The Colorado River is one of the longest rivers in the Western United States. It begins in the Rocky Mountains of Colorado and flows southwestward until it reaches Mexico where it becomes a small stream or dry riverbed. The Colorado River forms the border between southeastern Nevada and northwestern Arizona. In Nevada, Hoover Dam and Davis Dam control the flow of the river and create two...

Date published: December 1, 2017
Status: Active

Science in the Walker River Basin

The Walker River begins in the Sierra Nevada as the East Walker River and the West Walker River. In Mason Valley, just south of Yerington, Nev., the rivers converge to create the the Walker River. The Walker River terminates in Walker Lake.

Date published: December 1, 2017
Status: Active

Science in the Truckee River Basin

The Truckee River flows for 120 miles from the outlet of Lake Tahoe in California, into Nevada, through the city of Reno, until it terminates at Pyramid Lake and is the only source of surface-water outflow from Lake Tahoe. The majority of the streamflow in the Truckee River comes from the Sierra Nevada snowpack. Contributions to the river in Nevada are small due to the Sierra Nevada’s “rain...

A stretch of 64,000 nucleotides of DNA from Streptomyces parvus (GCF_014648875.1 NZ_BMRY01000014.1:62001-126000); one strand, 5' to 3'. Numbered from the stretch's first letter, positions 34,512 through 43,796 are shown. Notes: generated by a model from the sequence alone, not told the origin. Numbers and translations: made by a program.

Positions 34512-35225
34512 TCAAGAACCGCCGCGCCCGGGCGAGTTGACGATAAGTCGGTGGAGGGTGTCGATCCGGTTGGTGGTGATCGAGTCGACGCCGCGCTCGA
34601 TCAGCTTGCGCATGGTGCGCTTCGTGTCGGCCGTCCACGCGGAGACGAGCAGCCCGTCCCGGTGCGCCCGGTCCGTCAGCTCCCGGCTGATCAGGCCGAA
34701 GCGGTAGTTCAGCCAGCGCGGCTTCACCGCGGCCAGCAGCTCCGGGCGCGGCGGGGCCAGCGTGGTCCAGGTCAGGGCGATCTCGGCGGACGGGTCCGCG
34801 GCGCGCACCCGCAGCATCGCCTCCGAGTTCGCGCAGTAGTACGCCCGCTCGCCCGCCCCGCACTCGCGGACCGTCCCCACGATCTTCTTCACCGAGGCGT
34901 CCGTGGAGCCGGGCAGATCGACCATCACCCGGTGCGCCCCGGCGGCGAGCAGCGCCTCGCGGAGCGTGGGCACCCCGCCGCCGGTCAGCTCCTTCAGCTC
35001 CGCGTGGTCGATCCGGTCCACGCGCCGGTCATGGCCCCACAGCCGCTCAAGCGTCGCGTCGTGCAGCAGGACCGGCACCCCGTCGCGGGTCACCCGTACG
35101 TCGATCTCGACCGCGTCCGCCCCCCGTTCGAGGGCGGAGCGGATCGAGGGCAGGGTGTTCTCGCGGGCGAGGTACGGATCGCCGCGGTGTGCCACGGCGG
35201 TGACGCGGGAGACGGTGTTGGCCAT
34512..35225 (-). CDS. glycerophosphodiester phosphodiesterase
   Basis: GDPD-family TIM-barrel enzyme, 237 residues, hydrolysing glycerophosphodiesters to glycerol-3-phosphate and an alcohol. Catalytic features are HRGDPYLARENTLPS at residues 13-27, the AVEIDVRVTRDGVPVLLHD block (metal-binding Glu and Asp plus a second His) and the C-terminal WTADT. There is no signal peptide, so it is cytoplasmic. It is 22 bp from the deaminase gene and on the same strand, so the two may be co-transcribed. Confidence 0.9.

Date published: November 30, 2017
Status: Completed

Water Resources of the Upper Humboldt River Basin

Elko County officials and citizens are concerned about growing demand for groundwater within the county and demands for groundwater that are occurring elsewhere in the state. Because the Humboldt River is fully appropriated, any additional water needed to support growth in the upper Humboldt River Basin will have to come from groundwater. County and state water-resource managers need...

Contacts: David Berger
Date published: November 30, 2017
Status: Active

Science in the Humboldt River Basin

The Humboldt River is in north-central Nevada. The river is about 330 miles long and provides water for mostly agricultural purposes. One of the largest industries in Nevada is gold mining and the majority of those mines are in the Humboldt River Basin on the Carlin Trend. Gold mines in Nevada produce close to 80 percent of all the gold in the U.S. and are the 4th largest in the world. In 2010...

Contacts: Kip Allander
Date published: November 29, 2017
Status: Active

Science in the Carson River Basin

The Carson River begins in the Sierra Nevada as the East Fork and West Fork of the Carson River. These two forks come together in the Carson Valley, not far from Carson City, Nev. The river then flows through the Carson River Basin until its terminus at the Carson Sink. The Carson RIver is a popular recreation spot with rafters, hikers, and fishermen.

Contacts: Kip Allander
Date published: October 11, 2017
Status: Active

Drought in Nevada

Ongoing drought, in Nevada and across the West, will require scientists to develop new ideas and techniques for measuring, monitoring, modeling, and managing water resources. NVWSC has the capabilities to meet these challenges with our extensive scientific expertise in data collection, modeling, and research. We also are creating new ways to provide data to the public and stakeholders through...

Contacts: David Berger